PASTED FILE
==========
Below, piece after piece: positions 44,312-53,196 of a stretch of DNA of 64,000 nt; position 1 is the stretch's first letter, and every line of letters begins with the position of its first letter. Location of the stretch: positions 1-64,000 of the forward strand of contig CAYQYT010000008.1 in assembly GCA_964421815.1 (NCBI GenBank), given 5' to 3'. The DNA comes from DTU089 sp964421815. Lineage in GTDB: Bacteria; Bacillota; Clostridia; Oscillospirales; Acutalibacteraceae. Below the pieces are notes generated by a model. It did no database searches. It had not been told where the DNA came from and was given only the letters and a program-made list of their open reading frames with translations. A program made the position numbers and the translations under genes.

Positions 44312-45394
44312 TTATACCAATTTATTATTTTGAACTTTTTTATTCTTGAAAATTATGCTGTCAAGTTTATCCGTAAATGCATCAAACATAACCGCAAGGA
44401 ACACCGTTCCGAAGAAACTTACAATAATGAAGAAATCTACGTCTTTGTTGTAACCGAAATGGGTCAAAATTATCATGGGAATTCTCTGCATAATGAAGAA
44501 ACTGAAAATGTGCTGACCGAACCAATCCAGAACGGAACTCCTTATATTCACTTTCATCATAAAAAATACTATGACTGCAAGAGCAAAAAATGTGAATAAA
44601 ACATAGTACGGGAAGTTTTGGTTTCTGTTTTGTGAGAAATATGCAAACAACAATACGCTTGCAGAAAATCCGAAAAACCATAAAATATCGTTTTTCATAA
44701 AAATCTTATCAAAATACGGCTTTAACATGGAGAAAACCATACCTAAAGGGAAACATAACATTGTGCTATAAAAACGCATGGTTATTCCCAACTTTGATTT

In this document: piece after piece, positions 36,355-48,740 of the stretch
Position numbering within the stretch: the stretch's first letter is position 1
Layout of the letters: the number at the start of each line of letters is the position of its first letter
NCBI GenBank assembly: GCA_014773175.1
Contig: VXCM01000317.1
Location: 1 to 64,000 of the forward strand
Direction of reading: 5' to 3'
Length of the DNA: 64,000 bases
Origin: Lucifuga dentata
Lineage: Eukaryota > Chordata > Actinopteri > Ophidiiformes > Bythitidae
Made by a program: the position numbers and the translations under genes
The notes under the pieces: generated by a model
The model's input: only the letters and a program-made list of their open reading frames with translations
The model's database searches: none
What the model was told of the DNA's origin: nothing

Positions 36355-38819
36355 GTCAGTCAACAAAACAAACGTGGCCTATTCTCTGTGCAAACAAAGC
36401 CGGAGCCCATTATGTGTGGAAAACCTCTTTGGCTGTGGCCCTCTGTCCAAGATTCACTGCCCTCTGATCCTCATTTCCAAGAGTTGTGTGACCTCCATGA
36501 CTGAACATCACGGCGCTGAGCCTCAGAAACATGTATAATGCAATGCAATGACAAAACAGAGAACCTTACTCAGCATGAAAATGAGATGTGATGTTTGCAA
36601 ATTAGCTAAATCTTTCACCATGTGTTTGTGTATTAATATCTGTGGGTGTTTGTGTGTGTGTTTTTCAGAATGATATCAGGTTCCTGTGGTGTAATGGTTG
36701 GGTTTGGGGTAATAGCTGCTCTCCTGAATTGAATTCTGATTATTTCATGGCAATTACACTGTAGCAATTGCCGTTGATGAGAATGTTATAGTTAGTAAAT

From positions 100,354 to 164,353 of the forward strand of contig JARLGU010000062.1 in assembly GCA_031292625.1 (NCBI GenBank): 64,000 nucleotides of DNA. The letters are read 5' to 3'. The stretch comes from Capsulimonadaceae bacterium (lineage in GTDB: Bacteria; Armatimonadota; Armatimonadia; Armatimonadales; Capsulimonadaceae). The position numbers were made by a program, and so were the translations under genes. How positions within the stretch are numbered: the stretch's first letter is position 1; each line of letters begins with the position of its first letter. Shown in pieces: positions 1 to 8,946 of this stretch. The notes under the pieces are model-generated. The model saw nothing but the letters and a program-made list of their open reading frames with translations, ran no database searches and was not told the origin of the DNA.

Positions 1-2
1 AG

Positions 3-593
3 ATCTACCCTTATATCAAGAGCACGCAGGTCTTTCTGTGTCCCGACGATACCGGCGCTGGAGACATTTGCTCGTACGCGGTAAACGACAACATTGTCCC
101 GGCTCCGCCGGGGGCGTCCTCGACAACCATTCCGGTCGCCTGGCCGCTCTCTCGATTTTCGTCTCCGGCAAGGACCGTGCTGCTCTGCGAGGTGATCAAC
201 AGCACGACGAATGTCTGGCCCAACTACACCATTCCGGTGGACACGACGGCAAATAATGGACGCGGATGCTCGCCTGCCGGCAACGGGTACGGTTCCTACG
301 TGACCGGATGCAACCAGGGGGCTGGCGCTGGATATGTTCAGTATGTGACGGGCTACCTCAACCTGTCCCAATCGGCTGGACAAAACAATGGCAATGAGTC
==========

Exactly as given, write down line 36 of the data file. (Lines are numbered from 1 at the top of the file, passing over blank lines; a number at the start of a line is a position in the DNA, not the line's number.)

301 TGACCGGATGCAACCAGGGGGCTGGCGCTGGATATGTTCAGTATGTGACGGGCTACCTCAACCTGTCCCAATCGGCTGGACAAAACAATGGCAATGAGTC